Log Management Moving Back to its Security Roots - Page 2

Once the mainstay of security teams everywhere, then relegated to the compliance toolbox, log management is making a comeback as a cyber-crime avenger.

By Paul Rubens | Posted Mar 29, 2012
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"These teams need to be able to stop having their budgets cut on the grounds that there haven't been any security problems. Log management allows them to show data that proves the number of times that an organization has been attacked," said Kindervag.

In terms of actual security, Kindervag believes that systems such as firewalls, anomaly detection systems, IDSs and Web security appliances are much more valuable, because they can stop malicious attacks before they can cause damage.

"You have to be able to stop the bad guys on the wire. If you are logging an attack then it is already too late" Kindervag said. And he dismisses the idea that log management systems are the best or only defense against APTs. "Any Layer 7 device, like an IPS [intrusion prevention system] can detect command and control traffic. Proactive controls are much more important."

But this argument is contested by Ross Brewer, a vice president at  LogRhythm.

"Big breaches have led many organizations to recognize that firewalls, IDS and other single point perimeter defenses are failing, and failing massively.  They now need a way to respond to attacks automatically," he said.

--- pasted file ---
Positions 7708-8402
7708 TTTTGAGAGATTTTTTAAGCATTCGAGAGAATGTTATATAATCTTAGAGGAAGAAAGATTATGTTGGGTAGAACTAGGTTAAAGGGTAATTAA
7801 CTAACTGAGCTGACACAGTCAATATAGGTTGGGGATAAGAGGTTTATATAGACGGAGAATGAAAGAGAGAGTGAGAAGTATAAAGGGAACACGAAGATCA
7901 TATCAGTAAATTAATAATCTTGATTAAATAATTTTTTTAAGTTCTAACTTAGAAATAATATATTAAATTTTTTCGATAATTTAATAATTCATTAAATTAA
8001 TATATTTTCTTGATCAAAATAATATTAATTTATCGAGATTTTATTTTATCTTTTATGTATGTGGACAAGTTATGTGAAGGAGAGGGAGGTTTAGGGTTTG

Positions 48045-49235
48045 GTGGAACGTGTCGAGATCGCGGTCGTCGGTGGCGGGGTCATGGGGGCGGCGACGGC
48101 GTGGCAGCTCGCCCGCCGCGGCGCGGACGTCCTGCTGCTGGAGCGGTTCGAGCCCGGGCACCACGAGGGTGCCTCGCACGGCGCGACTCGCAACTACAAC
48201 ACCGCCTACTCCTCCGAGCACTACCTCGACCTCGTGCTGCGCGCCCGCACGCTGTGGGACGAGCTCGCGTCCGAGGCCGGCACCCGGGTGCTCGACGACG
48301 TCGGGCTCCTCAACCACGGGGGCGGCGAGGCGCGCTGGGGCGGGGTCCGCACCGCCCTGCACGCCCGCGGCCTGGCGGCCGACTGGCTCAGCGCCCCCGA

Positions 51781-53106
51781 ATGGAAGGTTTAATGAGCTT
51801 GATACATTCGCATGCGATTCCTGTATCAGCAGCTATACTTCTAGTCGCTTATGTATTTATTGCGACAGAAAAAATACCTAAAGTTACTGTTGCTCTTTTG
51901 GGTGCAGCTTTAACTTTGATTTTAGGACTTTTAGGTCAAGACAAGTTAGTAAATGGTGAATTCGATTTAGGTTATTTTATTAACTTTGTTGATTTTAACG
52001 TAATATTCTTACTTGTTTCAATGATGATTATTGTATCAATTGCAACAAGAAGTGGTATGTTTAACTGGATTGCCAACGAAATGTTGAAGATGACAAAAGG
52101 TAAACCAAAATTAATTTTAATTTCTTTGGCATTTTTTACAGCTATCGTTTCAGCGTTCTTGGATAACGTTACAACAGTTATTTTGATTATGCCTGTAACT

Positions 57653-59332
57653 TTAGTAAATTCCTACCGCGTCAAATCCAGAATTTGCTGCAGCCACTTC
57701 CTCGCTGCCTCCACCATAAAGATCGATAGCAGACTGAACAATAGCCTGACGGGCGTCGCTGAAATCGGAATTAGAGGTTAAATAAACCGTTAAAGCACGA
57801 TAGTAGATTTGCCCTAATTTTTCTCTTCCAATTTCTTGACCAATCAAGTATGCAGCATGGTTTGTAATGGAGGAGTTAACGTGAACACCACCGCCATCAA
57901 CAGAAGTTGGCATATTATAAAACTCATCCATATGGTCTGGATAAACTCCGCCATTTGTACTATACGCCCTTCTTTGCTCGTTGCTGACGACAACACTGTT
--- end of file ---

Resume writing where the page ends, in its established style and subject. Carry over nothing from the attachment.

As well as carrying out forensics by building a picture of how an attack was perpetrated and what damage may have been done by analyzing logs, log management systems help detect many sorts of ongoing threats, from APTs to rogue administrators. When they do, they can respond with alerts or direct actions.

"If I appear to log in to the network from Hong Kong, and then 10 minutes later I log in from London, the system will automatically spot this. It can then automatically disable the account, or send out an alert," he said.

In fact, LogRhythm comes with about a hundred "generally discernible patterns" such as port scans that it is programmed to recognize from logs, and react to. As a result, Brewer believes that systems like LogRhythm  should be a key part of an organization's defenses.

"At the turn of the millennium, log management was about security. Then, from about 2002, the market shifted from security to compliance. But now there's been another fundamental shift and log management is moving back into the realm of cyber-security."

Vendors and pricing

Log management systems are available as software, virtual appliances, or physical appliances that sit on your network, and which can be connected together to provide scalability. Increasingly they are being provided in the cloud, as well.

Pricing may be done in a variety of ways including per appliance, per log source or by the volume of logs collected per day. As a rough guide, a system for a company with a few hundred employees may cost around $30,000 to $70,000. A large company with 10,000 to 50,000 employees may be looking at $500,000, while for a very large enterprise a log management system is likely to cost in excess of $1 million.

Key log management vendors include:

LogLogic

LogRhythm

NetForensics

NetIQ

Nitro Security (part of McAfee)

NetWitness (part of RSA)

Splunk

GFI

 

Paul Rubens has been covering IT security for over 20 years. In that time he has written for leading UK and international publications including The Economist, The Times, Financial Times, the BBC, Computing and ServerWatch.

 

 

 

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